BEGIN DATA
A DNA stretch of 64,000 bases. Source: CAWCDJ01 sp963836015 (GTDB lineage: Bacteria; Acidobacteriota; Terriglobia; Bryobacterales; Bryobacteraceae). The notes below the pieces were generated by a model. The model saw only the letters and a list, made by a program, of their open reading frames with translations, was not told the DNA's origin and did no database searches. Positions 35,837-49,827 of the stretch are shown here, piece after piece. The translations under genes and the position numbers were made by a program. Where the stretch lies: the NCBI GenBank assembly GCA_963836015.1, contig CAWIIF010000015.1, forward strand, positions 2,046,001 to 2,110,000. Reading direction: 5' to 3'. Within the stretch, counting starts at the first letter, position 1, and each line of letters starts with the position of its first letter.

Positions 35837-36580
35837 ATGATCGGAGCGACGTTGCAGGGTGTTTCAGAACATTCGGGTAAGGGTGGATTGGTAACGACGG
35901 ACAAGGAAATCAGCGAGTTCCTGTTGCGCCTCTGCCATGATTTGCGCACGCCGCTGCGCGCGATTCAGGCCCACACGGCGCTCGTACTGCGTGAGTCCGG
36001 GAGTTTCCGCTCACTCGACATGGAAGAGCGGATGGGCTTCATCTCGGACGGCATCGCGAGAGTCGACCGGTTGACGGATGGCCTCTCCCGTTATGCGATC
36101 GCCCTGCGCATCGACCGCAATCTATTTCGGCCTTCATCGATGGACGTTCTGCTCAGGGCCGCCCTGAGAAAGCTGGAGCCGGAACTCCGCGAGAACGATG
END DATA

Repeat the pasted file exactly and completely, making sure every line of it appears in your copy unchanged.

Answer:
A DNA stretch of 64,000 bases. Source: CAWCDJ01 sp963836015 (GTDB lineage: Bacteria; Acidobacteriota; Terriglobia; Bryobacterales; Bryobacteraceae). The notes below the pieces were generated by a model. The model saw only the letters and a list, made by a program, of their open reading frames with translations, was not told the DNA's origin and did no database searches. Positions 35,837-49,827 of the stretch are shown here, piece after piece. The translations under genes and the position numbers were made by a program. Where the stretch lies: the NCBI GenBank assembly GCA_963836015.1, contig CAWIIF010000015.1, forward strand, positions 2,046,001 to 2,110,000. Reading direction: 5' to 3'. Within the stretch, counting starts at the first letter, position 1, and each line of letters starts with the position of its first letter.

Positions 35837-36580
35837 ATGATCGGAGCGACGTTGCAGGGTGTTTCAGAACATTCGGGTAAGGGTGGATTGGTAACGACGG
35901 ACAAGGAAATCAGCGAGTTCCTGTTGCGCCTCTGCCATGATTTGCGCACGCCGCTGCGCGCGATTCAGGCCCACACGGCGCTCGTACTGCGTGAGTCCGG
36001 GAGTTTCCGCTCACTCGACATGGAAGAGCGGATGGGCTTCATCTCGGACGGCATCGCGAGAGTCGACCGGTTGACGGATGGCCTCTCCCGTTATGCGATC
36101 GCCCTGCGCATCGACCGCAATCTATTTCGGCCTTCATCGATGGACGTTCTGCTCAGGGCCGCCCTGAGAAAGCTGGAGCCGGAACTCCGCGAGAACGATG